Such an overhaul required changing ME software as well. In particular, MINIX was chosen as the basis for the operating system (previously, ThreadX RTOS had been used). Now ME firmware includes a full-fledged operating system with processes, threads, memory manager, hardware bus driver, file system, and many other components. A hardware cryptoprocessor supporting SHA256, AES, RSA, and HMAC is now integrated into ME. User processes access hardware via a local descriptor table (LDT). The address space of a process is also organized through an LDT—it is just part of the global address space of the kernel space whose boundaries are specified in a local descriptor. Therefore, the kernel does not need to switch between the memory of different processes (changing page directories), as compared to Microsoft Windows or Linux, for instance.
Keeping in mind this overview of Intel ME software, now we can examine how the operating system and modules are loaded.
INTEL ME LOADING STAGES
Loading starts with the ROM program, which is contained in the built-in PCH read-only memory. Unfortunately, no way to read or rewrite this memory is known to the general public. However, one can find pre-release versions of ME firmware on the Internet containing the ROMB (ROM BYPASS) section which, as we can assume, duplicates the functionality of ROM. So by examining such firmware, it is possible to reproduce the basic functionality of the initialization program.
Examining ROMB allows determining the purpose of ROM that is performing hardware initialization (for example, initialization of the SPI controller), verifying the digital signature of the FTPR header, and loading the RBE module located in the flash memory. RBE, in turn, verifies the checksums of the KERNEL, SYSLIB, and BUP modules and hands over control to the kernel entry point.
It should be noted that ROM, RBE, and KERNEL are executed at the zero privilege level (in ring-0) of the MIA kernel.
The first process that the kernel creates is BUP, which runs in its own address space in ring-3. The kernel does not launch any other processes itself; this is done by BUP itself, as well as a separate LOADMGR module, which we will discuss later. The purpose of BUP (BringUP platform) is to initialize the entire hardware environment of the platform (including the processor), perform primary power management functions (for example, starting the platform when the power button is pressed), and start all other ME processes. Therefore, it is certain that the PCH 100 Series or later is physically unable to start without valid ME firmware. Firstly, BUP initializes the power management controller (PMC) and the ICC controller. Secondly, it starts a whole string of processes; some of them are hard-coded (SYNCMAN, PM, VFS), and the others are contained in InitScript (similar to autorun), which is stored in the FTPR volume header and digitally signed.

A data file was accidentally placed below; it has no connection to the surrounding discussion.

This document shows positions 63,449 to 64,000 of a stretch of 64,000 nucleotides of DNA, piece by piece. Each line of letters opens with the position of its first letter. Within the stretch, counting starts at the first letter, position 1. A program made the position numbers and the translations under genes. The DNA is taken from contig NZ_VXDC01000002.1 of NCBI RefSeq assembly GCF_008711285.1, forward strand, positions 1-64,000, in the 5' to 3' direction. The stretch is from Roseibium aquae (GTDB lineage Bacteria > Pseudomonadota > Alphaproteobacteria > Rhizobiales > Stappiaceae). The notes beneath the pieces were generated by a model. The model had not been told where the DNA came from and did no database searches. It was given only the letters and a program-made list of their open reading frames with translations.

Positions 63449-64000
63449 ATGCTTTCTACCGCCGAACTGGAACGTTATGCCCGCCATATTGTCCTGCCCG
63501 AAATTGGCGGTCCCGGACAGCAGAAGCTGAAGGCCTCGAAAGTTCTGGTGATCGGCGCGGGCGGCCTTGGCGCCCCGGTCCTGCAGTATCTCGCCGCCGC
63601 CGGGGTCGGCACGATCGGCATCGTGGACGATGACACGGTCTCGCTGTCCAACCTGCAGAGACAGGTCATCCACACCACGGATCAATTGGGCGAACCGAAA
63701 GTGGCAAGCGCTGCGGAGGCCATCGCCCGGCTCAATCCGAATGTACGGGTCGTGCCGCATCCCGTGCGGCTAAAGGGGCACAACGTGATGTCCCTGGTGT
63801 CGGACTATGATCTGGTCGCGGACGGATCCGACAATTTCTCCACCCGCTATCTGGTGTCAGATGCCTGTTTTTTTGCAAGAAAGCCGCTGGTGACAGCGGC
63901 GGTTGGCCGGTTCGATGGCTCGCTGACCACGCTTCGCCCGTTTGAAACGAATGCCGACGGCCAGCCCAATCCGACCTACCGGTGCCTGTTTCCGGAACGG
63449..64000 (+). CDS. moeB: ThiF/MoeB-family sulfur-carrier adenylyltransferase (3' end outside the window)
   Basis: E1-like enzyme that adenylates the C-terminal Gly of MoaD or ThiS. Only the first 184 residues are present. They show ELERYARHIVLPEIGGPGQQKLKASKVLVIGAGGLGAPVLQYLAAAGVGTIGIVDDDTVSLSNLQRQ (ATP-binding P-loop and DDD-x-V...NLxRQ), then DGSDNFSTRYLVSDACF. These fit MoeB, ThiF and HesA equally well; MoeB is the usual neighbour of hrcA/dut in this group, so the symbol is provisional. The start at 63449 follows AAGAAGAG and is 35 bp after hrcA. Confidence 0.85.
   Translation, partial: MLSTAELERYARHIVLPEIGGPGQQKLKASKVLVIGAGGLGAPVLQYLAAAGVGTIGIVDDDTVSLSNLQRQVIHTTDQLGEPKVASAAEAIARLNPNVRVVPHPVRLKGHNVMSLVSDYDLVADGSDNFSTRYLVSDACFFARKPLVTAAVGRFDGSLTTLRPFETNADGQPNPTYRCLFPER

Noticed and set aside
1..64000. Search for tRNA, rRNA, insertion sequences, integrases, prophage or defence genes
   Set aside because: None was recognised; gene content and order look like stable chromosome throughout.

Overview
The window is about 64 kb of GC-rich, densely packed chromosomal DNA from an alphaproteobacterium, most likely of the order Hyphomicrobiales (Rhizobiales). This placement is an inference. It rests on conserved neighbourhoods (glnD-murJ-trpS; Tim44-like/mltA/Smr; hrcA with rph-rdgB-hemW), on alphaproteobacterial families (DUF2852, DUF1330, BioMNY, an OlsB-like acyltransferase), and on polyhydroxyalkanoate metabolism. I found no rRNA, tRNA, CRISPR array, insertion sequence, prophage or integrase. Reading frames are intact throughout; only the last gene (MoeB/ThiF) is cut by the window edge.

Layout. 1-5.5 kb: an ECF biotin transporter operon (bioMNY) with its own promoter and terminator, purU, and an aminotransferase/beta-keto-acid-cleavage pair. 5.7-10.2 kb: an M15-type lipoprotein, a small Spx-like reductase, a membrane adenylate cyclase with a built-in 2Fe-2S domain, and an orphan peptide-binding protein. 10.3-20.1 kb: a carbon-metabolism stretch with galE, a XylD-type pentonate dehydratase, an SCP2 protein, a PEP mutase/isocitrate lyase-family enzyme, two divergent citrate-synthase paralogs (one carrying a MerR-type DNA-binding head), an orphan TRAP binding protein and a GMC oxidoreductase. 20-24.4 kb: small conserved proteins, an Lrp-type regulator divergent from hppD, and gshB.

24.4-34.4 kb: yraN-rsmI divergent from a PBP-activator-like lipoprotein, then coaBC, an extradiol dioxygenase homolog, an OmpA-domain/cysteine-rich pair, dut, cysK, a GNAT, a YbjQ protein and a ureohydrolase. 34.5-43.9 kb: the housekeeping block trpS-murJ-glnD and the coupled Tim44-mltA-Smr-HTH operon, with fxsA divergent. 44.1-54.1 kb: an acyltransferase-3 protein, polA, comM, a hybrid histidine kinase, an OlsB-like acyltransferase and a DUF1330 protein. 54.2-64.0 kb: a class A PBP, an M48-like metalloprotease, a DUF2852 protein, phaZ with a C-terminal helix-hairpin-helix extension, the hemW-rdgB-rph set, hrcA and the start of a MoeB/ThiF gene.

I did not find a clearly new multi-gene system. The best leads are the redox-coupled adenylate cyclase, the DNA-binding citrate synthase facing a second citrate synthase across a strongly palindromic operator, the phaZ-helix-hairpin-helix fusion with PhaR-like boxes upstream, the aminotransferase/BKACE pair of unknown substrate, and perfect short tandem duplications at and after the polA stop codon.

Thus, BUP reads InitScript and starts all processes that conform to the ME startup type and are IBL processes.
If a process fails to start, BUP will not start the system. As shown in Figure 9, LOADMGR is the last IBL process on the list. It starts the remaining processes, but unlike BUP, if an error occurs during module startup, LOADMGR will just proceed to the next one.
This means that the first way to "slim down" Intel ME is to remove all modules that do not have the IBL flag in InitScript, which will significantly reduce the firmware size. But our initial task was to find out what happens to ME in HAP mode. For this, let us examine the BUP software model.